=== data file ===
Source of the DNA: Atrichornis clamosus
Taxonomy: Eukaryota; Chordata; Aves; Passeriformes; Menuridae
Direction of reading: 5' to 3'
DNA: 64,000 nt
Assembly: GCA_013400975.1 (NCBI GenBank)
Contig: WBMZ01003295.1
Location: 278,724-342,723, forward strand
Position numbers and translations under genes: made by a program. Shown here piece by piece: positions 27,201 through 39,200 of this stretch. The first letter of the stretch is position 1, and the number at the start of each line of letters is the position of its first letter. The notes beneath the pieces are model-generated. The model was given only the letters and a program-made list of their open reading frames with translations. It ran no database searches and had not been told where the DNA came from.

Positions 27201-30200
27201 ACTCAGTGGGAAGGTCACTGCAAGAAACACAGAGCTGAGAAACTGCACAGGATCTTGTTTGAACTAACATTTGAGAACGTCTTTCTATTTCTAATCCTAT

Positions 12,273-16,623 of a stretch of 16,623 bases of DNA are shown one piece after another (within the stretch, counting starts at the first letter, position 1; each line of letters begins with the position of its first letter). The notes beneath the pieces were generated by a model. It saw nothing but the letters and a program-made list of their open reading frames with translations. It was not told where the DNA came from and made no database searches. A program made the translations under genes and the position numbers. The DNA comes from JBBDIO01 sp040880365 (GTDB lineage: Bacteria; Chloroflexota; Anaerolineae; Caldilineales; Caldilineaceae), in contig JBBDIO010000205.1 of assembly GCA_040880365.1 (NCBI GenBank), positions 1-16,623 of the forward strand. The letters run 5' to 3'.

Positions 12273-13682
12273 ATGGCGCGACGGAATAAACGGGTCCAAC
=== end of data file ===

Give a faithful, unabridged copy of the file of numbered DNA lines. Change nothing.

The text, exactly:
Source of the DNA: Atrichornis clamosus
Taxonomy: Eukaryota; Chordata; Aves; Passeriformes; Menuridae
Direction of reading: 5' to 3'
DNA: 64,000 nt
Assembly: GCA_013400975.1 (NCBI GenBank)
Contig: WBMZ01003295.1
Location: 278,724-342,723, forward strand
Position numbers and translations under genes: made by a program. Shown here piece by piece: positions 27,201 through 39,200 of this stretch. The first letter of the stretch is position 1, and the number at the start of each line of letters is the position of its first letter. The notes beneath the pieces are model-generated. The model was given only the letters and a program-made list of their open reading frames with translations. It ran no database searches and had not been told where the DNA came from.

Positions 27201-30200
27201 ACTCAGTGGGAAGGTCACTGCAAGAAACACAGAGCTGAGAAACTGCACAGGATCTTGTTTGAACTAACATTTGAGAACGTCTTTCTATTTCTAATCCTAT

Positions 12,273-16,623 of a stretch of 16,623 bases of DNA are shown one piece after another (within the stretch, counting starts at the first letter, position 1; each line of letters begins with the position of its first letter). The notes beneath the pieces were generated by a model. It saw nothing but the letters and a program-made list of their open reading frames with translations. It was not told where the DNA came from and made no database searches. A program made the translations under genes and the position numbers. The DNA comes from JBBDIO01 sp040880365 (GTDB lineage: Bacteria; Chloroflexota; Anaerolineae; Caldilineales; Caldilineaceae), in contig JBBDIO010000205.1 of assembly GCA_040880365.1 (NCBI GenBank), positions 1-16,623 of the forward strand. The letters run 5' to 3'.

Positions 12273-13682
12273 ATGGCGCGACGGAATAAACGGGTCCAAC